A coronary chronic total occlusion (CTO) defined as total obstruction of a coronary artery of ≥ 3 months is observed in 15-30% of the diagnostic coronary angiogram. CTOs remain quite challenging lesions for interventionists, are regarded as the last frontier due to lower success rates, and greater experience required to perform percutaneous coronary intervention (PCI) safely and effectively. Despite lack of randomized trials, successful CTO PCI improves anginal symptoms, improved left the ventricular function and reduces the need for surgical coronary artery bypass.
Despite meaningful benefit associated CTO PCI, several misconceptions prevailed: a chronically occluded artery is clinically benign; Collateral channels(CCs) are sufficient for angina relief; the area subtended by the CTO is non-viable, CTO PCI is associated with high complication rate, a lack of strong randomized data demonstrating clinical benefit. However, the relative reluctance to attempt CTO PCI is waning with improvement in the technique and technology leading to further procedural success and better outcomes.
The recognition that traditional guidewire techniques were not adequate to achieve higher procedural success rates led to development of dedicated guidewires, microcatheters, innovative methods like parallel wire technique, anchor wire, anchor balloon technique, intravascular ultrasound guidance, side branch techniques and dissection and re-entry methods played significant roles in improving the success rate via antegrade approach. Even then, the technical success rate for CTO via the antegrade approach remained suboptimal, in the range of 65%-70% worldwide. The limitations of the conventional antegrade approach are overcome by the retrograde approach that involves targeted CC crossing, retrograde lesion crossing and management of subintimal space with the use of balloon dilatation for connecting antegrade and retrograde channels.
Adoption of this technique has potentially improved the success rate of complex CTO to the extent of 90-95%. Angiographic features of blunt occlusion with a large side branch, bridging collaterals, calcification, and long CTO is no longer considered negative predictors of success while using a retrograde approach. This approach can be used after antegrade crossing failure or as an initial situation like ostial occlusions, long occlusions, heavy calcification, occlusions with ambiguous proximal cap, and occlusions with a diffusely diseased distal vessel, occlusion involving a distal major bifurcation and CTO vessels that are difficult to engage such as anomalous coronary arteries.
A retrograde approach was described in 1990 by Kahn and Hartzler. The first report of retrograde crossing via septal CC was published in 2006 that revolutionized this technique with the introduction of specialized equipment. This was further developed by the author making this approach safer, faster and more successful.
The rationale of selecting the retrograde route was established by histopathologic demonstration of communications between lumen recanalization channels and intraplaque capillaries. These channels have a branched tree-like configuration that spreads out from the proximal to the distal cap and this configuration may lead to the subintimal navigation of antegrade guidewire. The distal cap of CTO is softer, tapered and less frequently ambiguous compared to the proximal cap, better allowing the retrograde guidewire to cross the occlusion.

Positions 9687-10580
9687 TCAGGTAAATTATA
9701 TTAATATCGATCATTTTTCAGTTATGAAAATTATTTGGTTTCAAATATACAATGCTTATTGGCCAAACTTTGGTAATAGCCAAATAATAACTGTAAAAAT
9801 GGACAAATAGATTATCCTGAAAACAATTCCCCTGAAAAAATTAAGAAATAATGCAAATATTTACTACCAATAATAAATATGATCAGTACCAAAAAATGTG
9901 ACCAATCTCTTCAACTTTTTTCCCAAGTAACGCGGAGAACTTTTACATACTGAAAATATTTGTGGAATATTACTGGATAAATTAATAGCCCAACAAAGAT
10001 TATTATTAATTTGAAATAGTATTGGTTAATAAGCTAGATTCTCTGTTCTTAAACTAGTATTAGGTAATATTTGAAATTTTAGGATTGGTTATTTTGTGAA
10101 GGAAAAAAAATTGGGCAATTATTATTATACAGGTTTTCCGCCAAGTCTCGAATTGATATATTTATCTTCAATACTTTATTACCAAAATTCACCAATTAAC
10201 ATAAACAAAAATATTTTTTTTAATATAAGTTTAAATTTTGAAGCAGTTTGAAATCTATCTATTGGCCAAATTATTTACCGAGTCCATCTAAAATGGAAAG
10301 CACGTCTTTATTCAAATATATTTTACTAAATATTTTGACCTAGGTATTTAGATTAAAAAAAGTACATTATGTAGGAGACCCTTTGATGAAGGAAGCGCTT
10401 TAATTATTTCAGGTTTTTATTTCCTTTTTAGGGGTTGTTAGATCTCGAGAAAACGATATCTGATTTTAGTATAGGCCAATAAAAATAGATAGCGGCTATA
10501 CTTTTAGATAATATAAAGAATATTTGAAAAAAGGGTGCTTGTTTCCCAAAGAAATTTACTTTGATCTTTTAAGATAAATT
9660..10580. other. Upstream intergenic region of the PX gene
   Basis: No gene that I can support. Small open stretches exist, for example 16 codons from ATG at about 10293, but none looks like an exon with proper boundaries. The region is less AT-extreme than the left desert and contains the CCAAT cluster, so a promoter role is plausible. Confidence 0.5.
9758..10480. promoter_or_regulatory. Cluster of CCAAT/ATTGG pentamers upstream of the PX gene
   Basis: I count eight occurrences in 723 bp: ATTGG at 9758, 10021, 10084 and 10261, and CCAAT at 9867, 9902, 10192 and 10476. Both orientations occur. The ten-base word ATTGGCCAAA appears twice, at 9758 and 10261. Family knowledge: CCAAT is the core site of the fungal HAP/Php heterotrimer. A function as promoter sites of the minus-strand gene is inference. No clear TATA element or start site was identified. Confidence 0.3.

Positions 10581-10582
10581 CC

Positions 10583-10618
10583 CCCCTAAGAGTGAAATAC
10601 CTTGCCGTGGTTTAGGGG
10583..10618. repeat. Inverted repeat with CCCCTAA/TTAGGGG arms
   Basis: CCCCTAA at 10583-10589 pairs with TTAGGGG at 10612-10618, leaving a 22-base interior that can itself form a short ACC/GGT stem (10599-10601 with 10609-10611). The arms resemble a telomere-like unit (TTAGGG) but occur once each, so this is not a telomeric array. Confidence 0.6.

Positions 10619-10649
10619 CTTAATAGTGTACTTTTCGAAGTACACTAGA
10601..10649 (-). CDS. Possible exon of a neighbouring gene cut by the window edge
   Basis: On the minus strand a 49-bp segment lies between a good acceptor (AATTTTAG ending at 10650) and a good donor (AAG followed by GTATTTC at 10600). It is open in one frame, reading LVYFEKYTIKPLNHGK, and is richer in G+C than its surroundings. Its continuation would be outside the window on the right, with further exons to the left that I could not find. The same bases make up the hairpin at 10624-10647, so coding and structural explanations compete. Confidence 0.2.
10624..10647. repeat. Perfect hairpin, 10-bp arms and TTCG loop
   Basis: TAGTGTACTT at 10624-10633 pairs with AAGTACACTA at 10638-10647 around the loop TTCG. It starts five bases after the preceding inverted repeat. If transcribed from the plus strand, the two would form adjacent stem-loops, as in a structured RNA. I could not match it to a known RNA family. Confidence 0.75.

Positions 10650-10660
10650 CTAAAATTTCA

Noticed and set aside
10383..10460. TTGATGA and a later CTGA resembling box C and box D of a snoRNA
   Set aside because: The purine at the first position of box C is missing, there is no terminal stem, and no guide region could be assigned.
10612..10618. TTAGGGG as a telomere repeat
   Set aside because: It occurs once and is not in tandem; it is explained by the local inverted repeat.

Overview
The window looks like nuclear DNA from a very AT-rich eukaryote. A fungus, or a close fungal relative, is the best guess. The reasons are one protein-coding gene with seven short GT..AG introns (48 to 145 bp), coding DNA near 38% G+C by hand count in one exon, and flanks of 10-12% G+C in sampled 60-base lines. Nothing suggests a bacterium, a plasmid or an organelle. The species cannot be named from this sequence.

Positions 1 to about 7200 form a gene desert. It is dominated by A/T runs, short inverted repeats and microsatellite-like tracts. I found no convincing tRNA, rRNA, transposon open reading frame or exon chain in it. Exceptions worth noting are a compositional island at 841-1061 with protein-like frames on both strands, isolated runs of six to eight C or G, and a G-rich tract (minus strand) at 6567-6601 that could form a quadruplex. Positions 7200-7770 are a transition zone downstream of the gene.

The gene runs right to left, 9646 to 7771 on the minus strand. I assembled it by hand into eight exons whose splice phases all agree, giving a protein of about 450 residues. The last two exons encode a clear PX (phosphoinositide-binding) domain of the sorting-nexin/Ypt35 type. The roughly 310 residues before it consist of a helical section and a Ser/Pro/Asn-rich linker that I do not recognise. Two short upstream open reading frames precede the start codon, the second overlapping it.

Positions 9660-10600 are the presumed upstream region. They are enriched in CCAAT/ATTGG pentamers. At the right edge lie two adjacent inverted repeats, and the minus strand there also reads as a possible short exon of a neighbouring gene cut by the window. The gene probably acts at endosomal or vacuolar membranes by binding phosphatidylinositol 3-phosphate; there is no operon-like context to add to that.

A retrogradely advanced guidewire can be used as a landmark for the guidewire from the antegrade approach, with the distal wire identifying the true lumen of the artery (kissing wire technique). The success rate achieved in the past with various retrograde techniques such as kissing wire, knuckle wire, and direct retrograde crossing improved with the introduction of the controlled antegrade and retrograde subintimal tracking (CART) technique where the retrogradely advanced guidewire enters a false lumen and is enlarged by inflation of the balloon, allowing the antegrade guidewire to advance to this lumen and to ultimately reach the true lumen. Reverse CART, the more reproducible and predictable technique that involved both antegrade access to the proximal cap, retrograde access to the distal cap, creation of subintimal space by antegrade balloon followed by negotiation of retrograde wire through the subintimal space into the proximal true lumen. With latest iterations described by the author such as the intravascular ultrasound-guided reverse CART, stent reverse CART, mother-child and contemporary reverse CART, the retrograde revolution broke out and its effects reverberated throughout the world.
In general, the retrograde approach carries a higher rate of complications than the antegrade one. The complications such as guidewire and balloon kinking or entrapment into the collateral channel, dissection, perforation and hematoma are exclusive to retrograde approach. In spite of various drawbacks, the retrograde (backdoor) approach is both effective and safe if performed by experienced operators in experienced centers. The author feels that patients with J-CTO score of 0–1 could be treated in any center, but those with J-CTO score ≥ 2 should be treated by an experienced CTO operator, defined as someone who has performed >300 CTOs and >50 CTOs/year, although a specific threshold is hard to define.
Dr. Debabrata Dash
The author is MD, DM, FICC, FSCAI, FCCP, FAPSC, Interventional Cardiologist at Thumbay Hospital, UAE, Department of Cardiology. He is a member Editorial Board, Cardiology at Specialty Medical Dialogues.
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